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Time Out Israel features A Wider Bridge

Arthur Slepian, Founder and Executive Director of A Wider Bridge, a pro-Israel organization that builds bridges between LGBTQ people in North America and Israel welcomed Kristof Joseph Steiner for a chat at Tel Aviv’s Royal Beach Hotel in honor of the first ever international LGBTQ convention in Israel: ’40 Years of Pride’


In his invitation to the conference, Arthur Slepian opened with this statement at an event welcoming prominent gay rights activists from all over the world: “I am a gay man, an American, and a Jew. I am passionate about Israel, devoted to its well-being, and I want to see a resolution to the conflict between Israelis and Palestinians that will enable both to live in peace and security.” His opening gave an opportunity for guests to get to know more about local and global issues concerning Israel, Judaism, and LGBTQ rights.

You’re basically the motor of the organization founded in San Francisco five years ago. A lot has happened since then – how did it all start, and where are you heading now?

My love for Israel and my commitment to LGBT equality led me to create, A Wider Bridge. The organization is dedicated to strengthen the bonds between the gay, lesbian, bisexual and transgender communities in Israel and America. I believe LGBT Jews have been a transformative force for good in the Jewish world. By now, A Wider Bridge has grown into a global movement of LGBTQ people and allies: Jews and non-Jews, with strong interest in and commitment to Israel and its LGBTQ community.

Tell me, how did your guests react at first as you invited them for an LGBTQ conference to Tel Aviv?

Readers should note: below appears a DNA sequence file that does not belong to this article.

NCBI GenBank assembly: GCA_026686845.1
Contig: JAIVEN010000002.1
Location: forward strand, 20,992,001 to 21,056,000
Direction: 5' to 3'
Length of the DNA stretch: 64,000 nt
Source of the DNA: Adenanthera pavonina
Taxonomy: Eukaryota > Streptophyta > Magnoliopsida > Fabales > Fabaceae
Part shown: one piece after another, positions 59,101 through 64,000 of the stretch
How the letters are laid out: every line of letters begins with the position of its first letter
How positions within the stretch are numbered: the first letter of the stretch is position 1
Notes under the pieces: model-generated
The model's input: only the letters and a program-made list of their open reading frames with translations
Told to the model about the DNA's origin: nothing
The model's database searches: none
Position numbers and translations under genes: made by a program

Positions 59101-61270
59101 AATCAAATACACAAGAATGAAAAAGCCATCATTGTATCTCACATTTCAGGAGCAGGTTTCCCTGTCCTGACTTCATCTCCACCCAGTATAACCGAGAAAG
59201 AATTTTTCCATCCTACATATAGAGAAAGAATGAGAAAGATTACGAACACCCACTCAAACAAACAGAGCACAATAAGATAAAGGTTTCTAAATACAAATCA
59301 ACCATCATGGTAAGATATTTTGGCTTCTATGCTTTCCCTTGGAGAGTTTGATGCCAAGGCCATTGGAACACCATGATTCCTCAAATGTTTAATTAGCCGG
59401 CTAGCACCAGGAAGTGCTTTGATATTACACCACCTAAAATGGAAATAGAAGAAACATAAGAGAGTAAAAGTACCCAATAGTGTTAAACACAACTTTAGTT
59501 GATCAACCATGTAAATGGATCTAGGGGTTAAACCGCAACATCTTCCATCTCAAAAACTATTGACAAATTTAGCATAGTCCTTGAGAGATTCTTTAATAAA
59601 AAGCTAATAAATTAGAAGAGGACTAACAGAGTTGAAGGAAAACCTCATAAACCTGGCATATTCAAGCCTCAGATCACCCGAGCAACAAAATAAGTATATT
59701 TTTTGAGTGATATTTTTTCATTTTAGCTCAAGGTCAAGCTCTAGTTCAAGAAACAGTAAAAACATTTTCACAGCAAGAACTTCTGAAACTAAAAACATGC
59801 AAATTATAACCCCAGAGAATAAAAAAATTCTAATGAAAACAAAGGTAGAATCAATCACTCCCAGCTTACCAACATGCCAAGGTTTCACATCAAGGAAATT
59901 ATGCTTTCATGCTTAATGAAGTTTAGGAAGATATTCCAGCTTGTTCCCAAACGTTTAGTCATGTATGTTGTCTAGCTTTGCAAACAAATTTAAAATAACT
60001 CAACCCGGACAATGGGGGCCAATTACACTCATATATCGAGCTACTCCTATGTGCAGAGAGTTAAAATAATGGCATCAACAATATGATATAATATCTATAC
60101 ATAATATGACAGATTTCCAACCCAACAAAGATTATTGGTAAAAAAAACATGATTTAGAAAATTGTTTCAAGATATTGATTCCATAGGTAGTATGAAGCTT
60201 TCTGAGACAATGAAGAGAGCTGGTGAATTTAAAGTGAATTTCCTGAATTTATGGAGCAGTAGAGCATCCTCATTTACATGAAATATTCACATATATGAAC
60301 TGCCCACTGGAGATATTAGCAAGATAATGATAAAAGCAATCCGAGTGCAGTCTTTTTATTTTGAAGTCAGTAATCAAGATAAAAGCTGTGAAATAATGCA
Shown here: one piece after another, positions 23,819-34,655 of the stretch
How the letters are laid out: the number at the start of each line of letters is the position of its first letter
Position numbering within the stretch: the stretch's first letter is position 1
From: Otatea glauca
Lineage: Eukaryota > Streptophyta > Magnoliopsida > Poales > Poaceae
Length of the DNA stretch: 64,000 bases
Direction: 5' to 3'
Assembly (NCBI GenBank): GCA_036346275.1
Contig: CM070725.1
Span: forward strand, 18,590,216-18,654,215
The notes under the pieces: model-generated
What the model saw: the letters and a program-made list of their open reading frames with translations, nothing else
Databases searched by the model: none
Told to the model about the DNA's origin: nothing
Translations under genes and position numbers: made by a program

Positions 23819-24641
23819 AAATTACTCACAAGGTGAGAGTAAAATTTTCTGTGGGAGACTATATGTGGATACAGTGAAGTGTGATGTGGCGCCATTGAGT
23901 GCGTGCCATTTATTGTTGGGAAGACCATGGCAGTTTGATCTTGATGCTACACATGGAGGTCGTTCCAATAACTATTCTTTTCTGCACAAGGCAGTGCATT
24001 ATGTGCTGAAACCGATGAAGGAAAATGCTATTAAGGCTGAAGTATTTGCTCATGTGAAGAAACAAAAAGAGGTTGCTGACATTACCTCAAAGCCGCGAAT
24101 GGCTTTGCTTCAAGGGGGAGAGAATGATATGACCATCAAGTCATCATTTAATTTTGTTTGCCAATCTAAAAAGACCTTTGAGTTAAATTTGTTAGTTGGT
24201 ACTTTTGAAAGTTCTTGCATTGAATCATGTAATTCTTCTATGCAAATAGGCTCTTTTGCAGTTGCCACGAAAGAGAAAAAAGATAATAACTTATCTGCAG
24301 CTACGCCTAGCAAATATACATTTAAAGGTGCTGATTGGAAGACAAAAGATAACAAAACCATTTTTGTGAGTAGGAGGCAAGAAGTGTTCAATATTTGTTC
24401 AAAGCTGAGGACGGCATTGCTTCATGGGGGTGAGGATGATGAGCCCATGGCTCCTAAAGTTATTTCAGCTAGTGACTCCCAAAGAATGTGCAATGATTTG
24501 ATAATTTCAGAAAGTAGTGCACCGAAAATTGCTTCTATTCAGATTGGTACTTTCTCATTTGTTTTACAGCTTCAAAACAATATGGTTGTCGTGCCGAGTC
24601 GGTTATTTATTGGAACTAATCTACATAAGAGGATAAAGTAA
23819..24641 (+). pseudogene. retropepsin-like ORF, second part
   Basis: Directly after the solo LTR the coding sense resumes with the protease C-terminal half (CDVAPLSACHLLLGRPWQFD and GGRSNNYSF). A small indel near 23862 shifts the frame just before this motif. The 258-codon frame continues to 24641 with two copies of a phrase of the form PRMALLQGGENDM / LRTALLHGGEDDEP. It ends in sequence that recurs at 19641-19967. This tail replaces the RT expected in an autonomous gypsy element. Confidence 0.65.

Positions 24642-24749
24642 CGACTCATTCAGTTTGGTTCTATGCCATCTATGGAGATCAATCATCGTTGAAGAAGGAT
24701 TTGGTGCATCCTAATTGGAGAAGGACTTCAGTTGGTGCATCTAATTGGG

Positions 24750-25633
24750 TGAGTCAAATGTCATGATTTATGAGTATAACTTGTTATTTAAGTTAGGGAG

The guests themselves were excited, but many people around them were not impressed with their decision of participating. And that is exactly the reason we’re holding this conference in Israel: we believe the Israeli LGBTQ community has something important to add to the global conversation about gay rights.

It’s well known that Israel’s legal system does not support gay or even straight civil marriage, yet our Pride event is one of the greatest one’s in the world. Do you think Israel is a leader regarding gay rights or are we lagging behind?

There are so many places in the world where LGBT people face severe oppression and cannot even be open: Russia, China, most of Africa and the Middle East, among others. Israel is a society that’s open enough to have created an environment where it has been possible for an LGBTQ community to grow, develop and stand up for itself. This community deserves to be taken seriously when it comes to global conversation about LGBTQ equality.

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